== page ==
On 9 September 2015, Elizabeth II became the longest-reigning British monarch and the longest-reigning female monarch in world history. Her reign surpassed James Francis Edward Stuart's claimed reign. She was the first British monarch to reign for 70 years and celebrate a platinum jubilee.

The BBC Is the Oldest Broadcaster in the World

As the country's national broadcaster and the oldest in the world, the British Broadcasting Corporation was founded in 1922. It is also the world's largest broadcaster by employee number – over 22,000 people. The BBC channel is one of the only TV channels that does not air adverts. Instead, to fund the channel, viewers must pay a yearly TV license fee of £159.

The BBC not only serves British audiences but also provides impartial news and information around the world through the BBC World Service Group. With a combined audience of 283 million people a week, it provides comprehensive global television, radio, and online services in 30 languages.

French Was Once the Official Language of England

As an interesting yet unknown fact, English was the official language of England from 1066 to 1362. When the Normans invaded England and William the Conqueror became King, Norman French was introduced as the language of the government and upper classes.

Even though English became the country’s official language after 300 years, it still incorporated many French phrases and words. For official documentation, Latin was the main language, French was primarily spoken by nobility and English by the lower classes. As a major factor for England’s move away from French, historians point to King John losing Normandy, a region in France, in 1294 to the King of France.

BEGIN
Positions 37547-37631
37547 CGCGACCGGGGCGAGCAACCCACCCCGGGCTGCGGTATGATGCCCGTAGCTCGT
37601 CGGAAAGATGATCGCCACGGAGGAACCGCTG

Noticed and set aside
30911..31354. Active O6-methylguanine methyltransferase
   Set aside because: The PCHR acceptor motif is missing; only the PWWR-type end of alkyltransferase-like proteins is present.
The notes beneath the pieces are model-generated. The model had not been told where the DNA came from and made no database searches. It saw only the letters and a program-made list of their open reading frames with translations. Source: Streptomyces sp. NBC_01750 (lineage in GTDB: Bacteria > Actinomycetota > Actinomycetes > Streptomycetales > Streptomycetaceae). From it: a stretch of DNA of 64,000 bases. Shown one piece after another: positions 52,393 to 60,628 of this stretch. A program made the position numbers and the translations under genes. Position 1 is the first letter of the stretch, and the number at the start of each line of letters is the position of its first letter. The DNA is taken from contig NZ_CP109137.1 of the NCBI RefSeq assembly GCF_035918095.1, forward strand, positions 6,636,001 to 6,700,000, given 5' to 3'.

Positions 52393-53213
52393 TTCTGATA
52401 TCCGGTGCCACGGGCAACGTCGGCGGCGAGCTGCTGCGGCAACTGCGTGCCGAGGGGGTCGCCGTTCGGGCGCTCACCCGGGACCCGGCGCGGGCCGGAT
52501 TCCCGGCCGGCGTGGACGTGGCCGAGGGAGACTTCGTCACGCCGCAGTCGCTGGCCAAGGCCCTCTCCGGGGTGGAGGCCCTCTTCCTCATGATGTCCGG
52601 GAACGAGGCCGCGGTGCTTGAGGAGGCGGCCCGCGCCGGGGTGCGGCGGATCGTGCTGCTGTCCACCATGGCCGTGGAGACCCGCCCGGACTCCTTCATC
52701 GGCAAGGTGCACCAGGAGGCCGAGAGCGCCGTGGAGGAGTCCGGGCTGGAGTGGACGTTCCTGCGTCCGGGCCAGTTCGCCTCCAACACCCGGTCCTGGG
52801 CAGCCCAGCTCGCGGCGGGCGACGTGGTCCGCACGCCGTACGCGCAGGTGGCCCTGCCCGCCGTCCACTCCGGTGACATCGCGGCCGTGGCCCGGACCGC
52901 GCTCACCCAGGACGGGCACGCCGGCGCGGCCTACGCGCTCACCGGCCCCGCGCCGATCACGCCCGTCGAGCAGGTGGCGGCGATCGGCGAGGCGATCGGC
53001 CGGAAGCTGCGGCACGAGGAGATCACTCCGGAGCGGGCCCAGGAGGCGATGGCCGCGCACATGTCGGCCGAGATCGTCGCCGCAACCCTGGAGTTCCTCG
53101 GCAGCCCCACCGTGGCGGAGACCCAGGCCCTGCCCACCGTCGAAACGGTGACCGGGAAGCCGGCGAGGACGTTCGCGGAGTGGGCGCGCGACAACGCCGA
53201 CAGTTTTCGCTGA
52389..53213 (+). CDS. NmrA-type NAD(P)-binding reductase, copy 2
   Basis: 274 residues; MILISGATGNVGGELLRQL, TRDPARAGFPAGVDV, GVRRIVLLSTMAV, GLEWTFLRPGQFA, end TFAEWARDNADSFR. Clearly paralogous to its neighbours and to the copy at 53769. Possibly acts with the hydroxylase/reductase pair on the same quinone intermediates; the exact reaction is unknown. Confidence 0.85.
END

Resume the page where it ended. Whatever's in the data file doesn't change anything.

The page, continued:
You’re Not Allowed to Get Drunk in English Pubs

As of 1872, the licensing act forbids anyone in England from getting drunk anywhere other than their own private property. This is an odd bylaw when there are over 35,000 pubs in the country, many of which serve as drinking establishments. However, it's a well-intentioned act to keep people safe by reducing drinking levels.

Selling alcohol to a drunk or disorderly person is also an offence under the Licensing Act 2003. Whoever sells alcohol to somebody who is drunk could be hit with a £90 Fixed Penalty Notice.

There Is an Annual Cheese Rolling Competition

Since 1826, the annual cheese rolling has been held on Cooper’s Hill in Gloucester. The event involves rolling a nine-pound round Double Gloucester cheese down a hill with competitors chasing it to the bottom. The winner is the first to get to it.

In 1826, a message was written to the Gloucester town crier, indicating that cheese rolling was an old tradition, estimated to be at least six hundred years old. According to some, the competition was all about grazing rights on Cooper's Hill and the common, while others believe it was a fertility ritual.

Sparkling Wine Was Invented in England

Dom Perignon, a French monk, is commonly believed to have invented sparkling wine in the form of champagne in 1697, but the BBC reports that an English scientist discovered it 30 years earlier. You can find a plaque dedicated to Christopher Merrett on Mill Lane in Winchcombe, the village of the Cotswolds, where you can learn more about Merrett and the wine documentation he developed.